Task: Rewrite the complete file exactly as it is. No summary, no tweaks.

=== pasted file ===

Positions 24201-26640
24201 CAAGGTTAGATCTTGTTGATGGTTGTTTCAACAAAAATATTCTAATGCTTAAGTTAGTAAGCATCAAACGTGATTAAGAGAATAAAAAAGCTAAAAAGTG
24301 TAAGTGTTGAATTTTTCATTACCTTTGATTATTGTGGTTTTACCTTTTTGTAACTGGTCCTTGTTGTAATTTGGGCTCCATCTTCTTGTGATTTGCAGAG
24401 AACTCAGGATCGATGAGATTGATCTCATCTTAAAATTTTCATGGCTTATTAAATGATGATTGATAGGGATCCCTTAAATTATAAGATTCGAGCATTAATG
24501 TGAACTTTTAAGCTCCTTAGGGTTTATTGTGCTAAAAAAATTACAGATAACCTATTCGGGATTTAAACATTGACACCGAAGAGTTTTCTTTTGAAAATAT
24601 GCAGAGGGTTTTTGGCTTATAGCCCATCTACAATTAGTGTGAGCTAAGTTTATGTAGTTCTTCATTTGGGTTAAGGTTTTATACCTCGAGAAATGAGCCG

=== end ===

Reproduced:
Positions 24201-26640
24201 CAAGGTTAGATCTTGTTGATGGTTGTTTCAACAAAAATATTCTAATGCTTAAGTTAGTAAGCATCAAACGTGATTAAGAGAATAAAAAAGCTAAAAAGTG
24301 TAAGTGTTGAATTTTTCATTACCTTTGATTATTGTGGTTTTACCTTTTTGTAACTGGTCCTTGTTGTAATTTGGGCTCCATCTTCTTGTGATTTGCAGAG
24401 AACTCAGGATCGATGAGATTGATCTCATCTTAAAATTTTCATGGCTTATTAAATGATGATTGATAGGGATCCCTTAAATTATAAGATTCGAGCATTAATG
24501 TGAACTTTTAAGCTCCTTAGGGTTTATTGTGCTAAAAAAATTACAGATAACCTATTCGGGATTTAAACATTGACACCGAAGAGTTTTCTTTTGAAAATAT
24601 GCAGAGGGTTTTTGGCTTATAGCCCATCTACAATTAGTGTGAGCTAAGTTTATGTAGTTCTTCATTTGGGTTAAGGTTTTATACCTCGAGAAATGAGCCG